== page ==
Glatch Under Spotlight vs Serena, American Men Surge at Miami
by Staff | March 27th, 2009, 11:46 am

Big-serving American qualifiers John Isner and Amer Delic advanced into the second round at the Sony Ericsson Open in Miami on Thursday, on a day where American men posted a 4-2 record.

Isner defeated the Ukraine’s Sergiy Stakhovsky in straight sets, and Delic did likewise to Belgium’s Steve Darcis.

Other U.S. winners on Thursday were Sam Querrey, who topped Gilles Muller in straight sets, and Bobby Reynolds who came back from an 0-6 shellacking in the first set to defeat Argentine veteran Juan Ignacio Chela 0-6, 7-5, 6-4.

On the losing end was wildcard Jesse Levine, falling to German qualifier Benjamin Becker in straights, and fellow wildcard Ryan Sweeting, losing to Chilean veteran Nicolas Massu in straights.

On the unseeded American women’s side, wildcard Alexa Glatch, No. 124 in the world, beat Switzerland’s Timea Bacsinszky 6-4, 6-1 to set up a meeting with world No. 1 Serena Williams.

Glatch will be a veritable preview of women’s tennis to come in the next couple years, as the 19-year-old was the lone American, outside of Venus and Serena Williams, to make it out of the opening round in Miami.

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2 Comments for Glatch Under Spotlight vs Serena, American Men Surge at Miami

Von Says:

Interesting, Roddick and Tsonga beat their opponents 6-1, 6-1, and Federer and Djokovic were 6-3, 6-2, respectively.

Andrew Miller Says:

I would like to quote from Andy Roddick’s rather extraordinary press conference. I think Federer may want to start reading it.

“Q. Can you talk about your conditioning? I know you’ve lost some weight in the off-season and that kind of thing.

ANDY RODDICK: I don’t know that it’s so much of my decision as opposed to following orders. There’s a big difference there. (laughter.)

So, I mean, you know, I hired Larry, and told him that I would — you know, I’m not here to run it. This is your show. I’m here to follow.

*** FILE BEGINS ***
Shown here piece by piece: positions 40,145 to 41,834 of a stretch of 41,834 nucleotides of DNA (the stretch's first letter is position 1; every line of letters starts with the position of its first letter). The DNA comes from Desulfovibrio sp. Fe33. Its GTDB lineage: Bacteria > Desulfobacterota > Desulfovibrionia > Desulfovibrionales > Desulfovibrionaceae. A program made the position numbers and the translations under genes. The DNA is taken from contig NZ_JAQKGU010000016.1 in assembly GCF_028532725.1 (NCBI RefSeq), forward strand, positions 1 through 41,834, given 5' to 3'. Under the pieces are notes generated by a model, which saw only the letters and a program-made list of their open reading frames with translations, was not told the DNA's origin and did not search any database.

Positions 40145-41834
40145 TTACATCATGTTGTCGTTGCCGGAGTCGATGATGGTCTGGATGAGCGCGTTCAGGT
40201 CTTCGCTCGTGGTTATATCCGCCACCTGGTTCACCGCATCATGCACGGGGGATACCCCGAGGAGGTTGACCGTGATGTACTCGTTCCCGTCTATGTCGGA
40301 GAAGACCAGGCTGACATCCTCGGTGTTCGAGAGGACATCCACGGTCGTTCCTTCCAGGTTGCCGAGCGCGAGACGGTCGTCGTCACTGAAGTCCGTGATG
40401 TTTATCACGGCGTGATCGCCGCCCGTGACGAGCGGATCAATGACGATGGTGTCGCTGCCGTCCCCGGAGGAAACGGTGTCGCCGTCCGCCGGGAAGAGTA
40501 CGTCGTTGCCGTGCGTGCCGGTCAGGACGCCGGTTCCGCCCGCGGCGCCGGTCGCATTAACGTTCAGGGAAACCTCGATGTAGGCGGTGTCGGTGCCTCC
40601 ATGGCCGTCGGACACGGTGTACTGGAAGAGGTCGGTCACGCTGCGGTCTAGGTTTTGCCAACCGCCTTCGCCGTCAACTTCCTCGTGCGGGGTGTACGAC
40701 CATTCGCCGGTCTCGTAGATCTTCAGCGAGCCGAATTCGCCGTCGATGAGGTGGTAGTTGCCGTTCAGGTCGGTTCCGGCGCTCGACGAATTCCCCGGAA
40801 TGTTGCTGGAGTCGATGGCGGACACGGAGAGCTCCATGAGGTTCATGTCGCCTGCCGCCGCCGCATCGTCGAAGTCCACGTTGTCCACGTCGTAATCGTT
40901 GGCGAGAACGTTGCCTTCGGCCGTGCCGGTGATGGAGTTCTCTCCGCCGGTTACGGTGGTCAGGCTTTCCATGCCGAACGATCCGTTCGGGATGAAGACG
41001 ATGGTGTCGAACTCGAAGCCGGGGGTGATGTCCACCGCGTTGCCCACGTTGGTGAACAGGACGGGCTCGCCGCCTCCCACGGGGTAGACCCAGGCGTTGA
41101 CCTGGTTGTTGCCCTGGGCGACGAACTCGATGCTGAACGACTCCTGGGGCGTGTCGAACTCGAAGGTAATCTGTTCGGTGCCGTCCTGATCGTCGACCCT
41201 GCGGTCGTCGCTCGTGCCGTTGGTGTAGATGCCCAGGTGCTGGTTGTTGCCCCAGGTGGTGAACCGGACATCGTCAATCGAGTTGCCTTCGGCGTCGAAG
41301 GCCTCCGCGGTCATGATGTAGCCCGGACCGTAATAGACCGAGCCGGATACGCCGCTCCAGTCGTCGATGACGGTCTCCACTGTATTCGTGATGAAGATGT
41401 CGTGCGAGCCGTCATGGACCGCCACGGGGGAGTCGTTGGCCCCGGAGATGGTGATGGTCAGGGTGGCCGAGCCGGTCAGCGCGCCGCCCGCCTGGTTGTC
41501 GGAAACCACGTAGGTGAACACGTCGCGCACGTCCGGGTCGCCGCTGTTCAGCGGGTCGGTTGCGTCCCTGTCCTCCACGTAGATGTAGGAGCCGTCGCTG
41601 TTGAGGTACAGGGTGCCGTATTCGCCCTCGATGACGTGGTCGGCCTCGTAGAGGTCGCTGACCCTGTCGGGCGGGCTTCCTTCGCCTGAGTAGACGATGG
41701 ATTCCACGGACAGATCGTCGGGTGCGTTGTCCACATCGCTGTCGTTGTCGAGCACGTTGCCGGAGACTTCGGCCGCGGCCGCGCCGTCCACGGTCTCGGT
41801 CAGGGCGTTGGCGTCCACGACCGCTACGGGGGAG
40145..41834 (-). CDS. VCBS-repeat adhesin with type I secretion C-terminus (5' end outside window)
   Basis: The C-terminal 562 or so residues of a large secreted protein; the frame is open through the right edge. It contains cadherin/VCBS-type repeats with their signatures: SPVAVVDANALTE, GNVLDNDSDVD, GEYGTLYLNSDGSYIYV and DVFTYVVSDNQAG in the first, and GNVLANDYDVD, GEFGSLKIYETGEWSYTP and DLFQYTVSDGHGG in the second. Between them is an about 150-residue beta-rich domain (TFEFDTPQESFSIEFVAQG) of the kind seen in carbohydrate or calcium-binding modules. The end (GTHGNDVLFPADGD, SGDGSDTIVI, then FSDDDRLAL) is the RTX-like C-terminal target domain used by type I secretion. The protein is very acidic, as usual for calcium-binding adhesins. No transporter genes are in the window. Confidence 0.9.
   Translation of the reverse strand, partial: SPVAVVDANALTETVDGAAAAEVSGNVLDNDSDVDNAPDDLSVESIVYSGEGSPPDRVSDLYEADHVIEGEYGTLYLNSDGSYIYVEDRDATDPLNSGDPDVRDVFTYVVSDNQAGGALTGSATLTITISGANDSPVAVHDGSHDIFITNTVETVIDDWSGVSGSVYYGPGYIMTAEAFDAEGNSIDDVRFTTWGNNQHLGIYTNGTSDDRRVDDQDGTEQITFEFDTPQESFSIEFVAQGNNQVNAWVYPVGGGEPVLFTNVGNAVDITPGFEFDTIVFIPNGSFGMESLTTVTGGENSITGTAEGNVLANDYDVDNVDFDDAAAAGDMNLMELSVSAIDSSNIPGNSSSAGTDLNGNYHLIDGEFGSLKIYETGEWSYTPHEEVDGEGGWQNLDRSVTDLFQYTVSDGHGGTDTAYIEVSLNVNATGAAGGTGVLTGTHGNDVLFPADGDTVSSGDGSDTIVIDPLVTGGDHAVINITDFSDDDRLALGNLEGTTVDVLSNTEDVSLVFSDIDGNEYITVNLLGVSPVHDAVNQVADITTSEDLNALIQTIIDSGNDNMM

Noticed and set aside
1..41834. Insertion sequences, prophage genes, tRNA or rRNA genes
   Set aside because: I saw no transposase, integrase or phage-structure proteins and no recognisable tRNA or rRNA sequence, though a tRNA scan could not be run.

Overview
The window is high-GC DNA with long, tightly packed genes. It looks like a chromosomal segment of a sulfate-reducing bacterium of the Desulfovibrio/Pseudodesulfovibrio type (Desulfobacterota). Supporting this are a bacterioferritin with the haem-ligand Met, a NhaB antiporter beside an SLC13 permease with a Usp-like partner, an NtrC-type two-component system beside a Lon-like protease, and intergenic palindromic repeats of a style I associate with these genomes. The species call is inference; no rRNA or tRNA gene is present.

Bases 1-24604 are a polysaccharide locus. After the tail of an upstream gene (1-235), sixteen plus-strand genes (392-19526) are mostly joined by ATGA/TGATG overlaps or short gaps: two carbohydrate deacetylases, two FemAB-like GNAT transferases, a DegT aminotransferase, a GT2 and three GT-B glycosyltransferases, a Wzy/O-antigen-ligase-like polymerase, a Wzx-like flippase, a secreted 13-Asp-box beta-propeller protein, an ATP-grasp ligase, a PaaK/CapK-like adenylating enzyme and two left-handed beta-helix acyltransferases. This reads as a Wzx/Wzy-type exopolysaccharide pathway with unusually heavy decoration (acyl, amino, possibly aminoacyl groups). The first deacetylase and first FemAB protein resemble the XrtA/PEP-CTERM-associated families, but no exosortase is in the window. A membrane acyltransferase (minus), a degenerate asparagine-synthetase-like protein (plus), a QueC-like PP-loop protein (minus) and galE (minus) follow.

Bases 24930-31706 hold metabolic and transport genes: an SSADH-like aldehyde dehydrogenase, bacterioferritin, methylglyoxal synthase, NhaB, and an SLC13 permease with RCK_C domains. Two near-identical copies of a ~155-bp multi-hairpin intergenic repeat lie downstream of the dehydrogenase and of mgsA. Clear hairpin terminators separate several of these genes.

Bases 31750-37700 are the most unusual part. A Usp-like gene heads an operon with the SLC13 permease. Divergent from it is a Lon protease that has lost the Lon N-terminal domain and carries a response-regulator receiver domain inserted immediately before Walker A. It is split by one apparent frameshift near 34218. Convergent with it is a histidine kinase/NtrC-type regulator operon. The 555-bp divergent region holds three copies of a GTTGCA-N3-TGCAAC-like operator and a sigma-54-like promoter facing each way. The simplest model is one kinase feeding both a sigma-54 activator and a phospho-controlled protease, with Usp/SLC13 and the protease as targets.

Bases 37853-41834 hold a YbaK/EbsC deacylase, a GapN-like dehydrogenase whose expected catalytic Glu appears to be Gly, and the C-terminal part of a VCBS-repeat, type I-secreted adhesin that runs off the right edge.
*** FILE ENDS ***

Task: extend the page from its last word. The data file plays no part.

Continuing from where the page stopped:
He promptly said, Okay, lose 15 pounds, and I regretted saying what I said. No, but obviously it’s helped, and it’s made things easier.

He, you know, recognized that there is a change in the game, seems like everything is slowing down a little bit as far as surface and balls and whatnot, and therefore you see a lot more guys dependent upon their running ability and their legs.

So, you know, we’re just trying to keep up. It’s worked so far, but we’re talking about two-and-a-half months. It needs to be proven for a little bit longer than that to consider it an ultimate success.”

Q. Apart from the weight loss, what has Stefanki brought to you?

ANDY RODDICK: He has a huge knowledge of the players. He’s worked with, you know, guys who are on tour, and he knows — you know, it’s very nice to trade thoughts about people’s tendencies and how to go about a game plan.

I like his energy, also. We’re not scared to work. We both enjoy the process of training. It’s just been a real good fit so far.”

Q. Safin was saying at Indian Wells that the thing that most surprised him about Rafa is his hands. He thinks that people didn’t really appreciate how great his hands were coming in. Is there anything, tennis-wise, what have you seen of him that surprised you over the last few years?

ANDY RODDICK: Marat is 100 percent spot on. He developed a chip that gets him out of trouble a lot that no one ever really talks about. They talk about the running and heaviness, but he volleys well. He’s able to transition into the court now. He’s able to play returns, as evidenced by Wimbledon last year.

No one really mentioned the fact that he was standing a foot inside the baseline and hit a return. They talk about how he stands back, but he’s able to mix it up. I don’t really think he gets credit for how complete of a tennis player he is. I think he kind of gets pidgeon-holed into what people remember from five years ago”

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